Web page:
The next set of dots to connect into your single view of the customer is the digital portion of the customer journey.
Data gets complex in the connections here. But before talking about the connections, we need to make sure you have the necessary permissions from your customers to connect their digital search and behaviours to the rest of your data.
I am not a lawyer, so please check with your legal team for specific recommendations to fit your situation as these are personal observations and not legal advice.
Before you connect the digital data to terrestrial data, print your policies and the legal fine print on your invoices/sales materials and the sales closing scripts used by your subscriber services department. Grab a yellow highlighter. Time to make sure you aren’t about to do something you said you’d never do.
While reviewing, here are some places to put your attention:
- General data protection regulation (GDPR): There are a multitude of articles on implementing policies that comply with GDPR. I recommend you spend a good deal of time with legal counsel to make sure you are complying. Even U.S.-based companies should make sure they are properly documenting their status in the policies and terms and conditions.
- E-mail address usage: How many times have you heard the line “we only use your e-mail address to set up your digital access user ID” or something similar. If you are linking digital to terrestrial data, you’re going to use the e-mail address as a connecting point and this breaches the oral contract of use.
- Mobile: Do the policies cover geo-position data? Mobile is fairly new and the policies of desktop computing may not be enough.
- Right to forget: For those of you outside of the GDPR requirements, are you making any promises about retaining data, or using data within a session to drive recommendations? Do the policies cover what you are doing?
- Third-party use: Everyone uses a third-party provider of some sort in the digital layer. Do you know what the third party is doing with the data it collects? Does the company retain the data in any way? Make sure your provider’s policy isn’t in conflict with yours. There is a third-party vendor that provides local and national turnkey contests. It provides several generic policies on its contest sites to cover what the company does. The policies are editable, and when working with this vendor on setting up a contest, it repeats many times during the setup work that you should review the generic policies with your legal team. You should!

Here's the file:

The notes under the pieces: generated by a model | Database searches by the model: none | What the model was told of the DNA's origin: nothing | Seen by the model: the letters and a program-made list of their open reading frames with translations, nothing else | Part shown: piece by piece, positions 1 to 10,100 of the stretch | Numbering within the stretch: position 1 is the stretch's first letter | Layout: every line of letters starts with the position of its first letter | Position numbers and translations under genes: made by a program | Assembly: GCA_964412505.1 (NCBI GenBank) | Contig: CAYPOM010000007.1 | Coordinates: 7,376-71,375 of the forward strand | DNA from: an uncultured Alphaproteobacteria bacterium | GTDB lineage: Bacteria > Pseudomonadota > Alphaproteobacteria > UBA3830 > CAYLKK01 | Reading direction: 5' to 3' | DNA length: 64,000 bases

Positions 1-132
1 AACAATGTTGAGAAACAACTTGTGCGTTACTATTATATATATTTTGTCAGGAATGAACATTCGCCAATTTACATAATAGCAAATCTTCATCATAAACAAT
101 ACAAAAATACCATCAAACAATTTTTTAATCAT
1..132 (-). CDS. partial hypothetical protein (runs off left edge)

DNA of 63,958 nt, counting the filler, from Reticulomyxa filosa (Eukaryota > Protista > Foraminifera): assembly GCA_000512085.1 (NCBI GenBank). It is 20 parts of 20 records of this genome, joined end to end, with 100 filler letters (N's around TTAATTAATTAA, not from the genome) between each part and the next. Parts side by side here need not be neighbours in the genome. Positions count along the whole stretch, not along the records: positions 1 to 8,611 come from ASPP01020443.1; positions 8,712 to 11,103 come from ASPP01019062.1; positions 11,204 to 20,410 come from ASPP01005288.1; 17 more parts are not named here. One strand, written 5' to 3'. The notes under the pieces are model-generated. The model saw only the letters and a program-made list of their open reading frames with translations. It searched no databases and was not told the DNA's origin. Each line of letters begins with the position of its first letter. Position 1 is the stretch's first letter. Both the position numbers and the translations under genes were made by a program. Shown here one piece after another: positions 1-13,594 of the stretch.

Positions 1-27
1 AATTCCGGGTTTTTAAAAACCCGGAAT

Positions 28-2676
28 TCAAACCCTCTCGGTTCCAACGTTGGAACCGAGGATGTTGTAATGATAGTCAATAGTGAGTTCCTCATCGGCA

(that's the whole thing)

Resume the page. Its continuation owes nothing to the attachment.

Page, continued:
- Internal use: Again, if circulation customer service indicates to the customer the e-mail address is used to look up an account then you can’t use the e-mail address to send the customer a renewal notice.
Keep it fresh. I suggest an annual review of the policies. However, if you implement any new software, or app, you should review the policies before implementation to see if the new technology is going to do something you hadn’t planned on doing (or specifically had said you wouldn’t do).
Also, this may sound dumb, but do you state in your policies that you will be updating them from time to time and how you will notify the user of the changes?
The client said people use maps all the time so it was no big deal. Good enough? No. You, in my opinion, need to be very transparent with what you are doing with a customer’s digital bread crumbs.
Putting the pin on the map was not the only thing happening! Behind the scenes, the mobile application was writing the customers longitude/latitude and timestamp information to a database where the information was retained. From the database, a person’s home address could be determined … and so on. Updated policies were drawn up, and the legal team is reviewing them.
Now, back to the dots connecting. With the data use policies published, and an ongoing dialogue between the software teams and the policy writers, we can move on to joining the digital and physical worlds.